I have the lyrics only for “ABCs,” but much of the rest of her recently released EP (with two exceptions) seems cut from the same bouncy fabric. As Bech says at her site, the EP (called Naked Bones) resembles “a film score and indie pop going on a first date — dramatic, playful, with a rhythm that carries it forward.”

Those two exceptions? Track #3, “Butterfly,” and especially the one with which she closes the EP: “Fear of Crumbs (f u gluten).” Again, I don’t know the lyrics; from the snarky title alone, I’d imagined it would fairly, if not quite stridently, assert the rights of the gluten-intolerant. But musically it doesn’t strike me that way at all; its music — its sound — made me think of Bonnie Raitt’s rendition of Joe Henry’s “God Only Knows.” (Video here.) Not, y’know, pop-y at all: pretty much just a piano and a vocalist, contemplative, maybe even a touch wistful (if not outright melancholy).

Edit to add: According to Hanna Bech herself (as I just learned via email), the lyrics to “Fear of Crumbs (f u gluten)” are “a dry raspy humour.” So much for my discernment!

In any case, I offer you today Hanna Bech’s Naked Bones: a mix of bouncy, “I may be stuck in traffic but I’m tapping my fingers on the steering wheel”-type moments, and some haunting, anomalous hints at deeper waters stirring below the bounce.

E.P.: 'Naked Bones,' by Hanna Bech

____________________________

* Yes, “quirky”: Bech herself has explicitly embraced the label… Among other examples, she helped organize a show last year, featuring as clutch of other idiosyncratic performers as well as herself. The title: Queens of Quirk.

Send to Kindle

A Day Like No Other, a Day Like All the Rest

'This Is an Old Fishing Device,' by Aurealio Asiain on Flickr

[Image: “This is an old fishing device,” by Aurelio Asiaian on Flickr. (Used under a Creative Commons license.) The photographer says: “The name is ajirogi, a kind of wicker netting for fishing. I found the word in this old poem: Asaborake/ uji no kawa giri/ tae dae ni /araware wataru/ seze no ajirogi; in a bad translation: When a day is breaking,/Mist hanging over the Uji River/Is clearing off./Begin to appear one by one/From close ones to the ones in the distance./Stakes to support fences to catch fish.]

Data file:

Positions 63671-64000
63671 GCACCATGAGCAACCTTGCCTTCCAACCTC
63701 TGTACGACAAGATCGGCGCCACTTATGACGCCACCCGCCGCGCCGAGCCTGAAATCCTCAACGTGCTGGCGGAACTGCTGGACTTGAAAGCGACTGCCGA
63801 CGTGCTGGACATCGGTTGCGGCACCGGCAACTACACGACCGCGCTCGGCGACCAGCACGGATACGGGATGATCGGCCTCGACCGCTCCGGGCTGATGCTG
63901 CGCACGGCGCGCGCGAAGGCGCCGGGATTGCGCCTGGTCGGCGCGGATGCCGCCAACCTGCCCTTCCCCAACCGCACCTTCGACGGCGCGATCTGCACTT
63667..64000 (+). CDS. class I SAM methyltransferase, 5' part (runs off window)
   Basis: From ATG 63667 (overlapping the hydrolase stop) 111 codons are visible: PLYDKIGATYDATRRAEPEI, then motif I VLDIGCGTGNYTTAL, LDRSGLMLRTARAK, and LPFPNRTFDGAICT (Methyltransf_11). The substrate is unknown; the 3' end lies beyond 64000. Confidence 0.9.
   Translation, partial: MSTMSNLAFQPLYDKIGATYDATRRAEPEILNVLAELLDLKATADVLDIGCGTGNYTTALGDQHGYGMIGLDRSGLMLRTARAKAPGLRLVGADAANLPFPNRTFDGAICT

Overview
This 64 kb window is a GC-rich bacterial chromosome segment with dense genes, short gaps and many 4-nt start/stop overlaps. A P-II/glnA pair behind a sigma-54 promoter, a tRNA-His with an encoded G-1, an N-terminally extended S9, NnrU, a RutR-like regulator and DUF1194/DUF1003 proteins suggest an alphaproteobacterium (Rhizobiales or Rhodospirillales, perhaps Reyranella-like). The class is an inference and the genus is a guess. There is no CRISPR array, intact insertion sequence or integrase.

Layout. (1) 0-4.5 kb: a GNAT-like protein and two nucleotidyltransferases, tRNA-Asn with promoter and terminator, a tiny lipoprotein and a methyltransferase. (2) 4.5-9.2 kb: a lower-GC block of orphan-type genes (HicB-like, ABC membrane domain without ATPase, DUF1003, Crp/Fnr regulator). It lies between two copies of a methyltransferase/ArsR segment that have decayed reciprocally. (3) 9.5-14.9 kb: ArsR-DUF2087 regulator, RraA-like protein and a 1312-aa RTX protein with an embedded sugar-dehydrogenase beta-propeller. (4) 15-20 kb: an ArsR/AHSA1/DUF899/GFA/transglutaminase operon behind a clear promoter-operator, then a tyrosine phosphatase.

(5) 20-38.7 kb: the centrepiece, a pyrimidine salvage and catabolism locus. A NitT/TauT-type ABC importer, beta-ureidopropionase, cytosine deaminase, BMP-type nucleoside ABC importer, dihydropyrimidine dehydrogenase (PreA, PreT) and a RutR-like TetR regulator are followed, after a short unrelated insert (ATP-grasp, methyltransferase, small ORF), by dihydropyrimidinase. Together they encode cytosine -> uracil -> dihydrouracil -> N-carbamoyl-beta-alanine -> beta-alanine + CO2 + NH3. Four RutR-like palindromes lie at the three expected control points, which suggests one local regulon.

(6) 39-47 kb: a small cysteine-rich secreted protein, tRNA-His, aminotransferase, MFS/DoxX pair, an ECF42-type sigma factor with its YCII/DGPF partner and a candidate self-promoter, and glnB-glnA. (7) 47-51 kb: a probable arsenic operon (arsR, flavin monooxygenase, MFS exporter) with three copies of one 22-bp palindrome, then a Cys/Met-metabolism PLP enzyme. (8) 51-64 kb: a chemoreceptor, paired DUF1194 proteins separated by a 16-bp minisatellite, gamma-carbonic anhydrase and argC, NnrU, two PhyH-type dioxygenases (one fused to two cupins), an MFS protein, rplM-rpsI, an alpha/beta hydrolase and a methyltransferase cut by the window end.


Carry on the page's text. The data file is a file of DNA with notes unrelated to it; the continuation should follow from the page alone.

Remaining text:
From whiskey river:

May

The backyard apple tree gets sad so soon,
takes on a used-up, feather-duster look
within a week.

The ivy’s spring reconnaissance campaign
sends red feelers out and up and down
to find the sun.

Ivy from last summer clogs the pool,
brewing a loamy, wormy, tea-leaf mulch
soft to the touch

and rank with interface of rut and rot.
The month after the month they say is cruel
is and is not.

(Jonathan Galassi [source])

and:

Today

Today I’m flying low and I’m
not saying a word.
I’m letting all the voodoos of ambition sleep.

The world goes on as it must,
the bees in the garden rumbling a little,
the fish leaping, the gnats getting eaten.
And so forth.

But I’m taking the day off.
Quiet as a feather.
I hardly move though really I’m traveling
a terrific distance.

Stillness. One of the doors
into the temple.

(Mary Oliver [source])

and:

Today

If ever there were a spring day so perfect,
so uplifted by a warm intermittent breeze

that it made you want to throw
open all the windows in the house

and unlatch the door to the canary’s cage,
indeed, rip the little door from its jamb,

a day when the cool brick paths
and the garden bursting with peonies

seemed so etched in sunlight
that you felt like taking

a hammer to the glass paperweight
on the living room end table,

releasing the inhabitants
from their snow-covered cottage

so they could walk out,
holding hands and squinting

into this larger dome of blue and white,
well, today is just that kind of day.

(Billy Collins [source])

[Read more…]

Send to Kindle

Le Mot Exact

[Image: Cartoon by James Thurber, originally published in The New Yorker December 3, 1932. Caption there: “Touché!” One story about this drawing — I have no idea how accurate — says that the magazine’s editors came up with the cartoon caption first, but needed a cartoonist to illustrate it. They assigned it to Thurber because they didn’t want to gross out the squeamish: no one could possibly believe Thurber-drawn characters would bleed.]

From whiskey river (italicized portion):

It’s not that poetry reveals more about the world, it doesn’t, but it reveals more about our interactions with the world than our other modes of expression. And it doesn’t reveal more about ourselves alone in isolation, but rather it reveals that mix of self and other, self and surrounding, where the world ends and we begin, where we end and the world begins. That’s the terrain of poetry, and I think that if we experience the world through our senses, or what we recall of the world in memory, or of our experience in memory, poetry has more to say about that than anything else.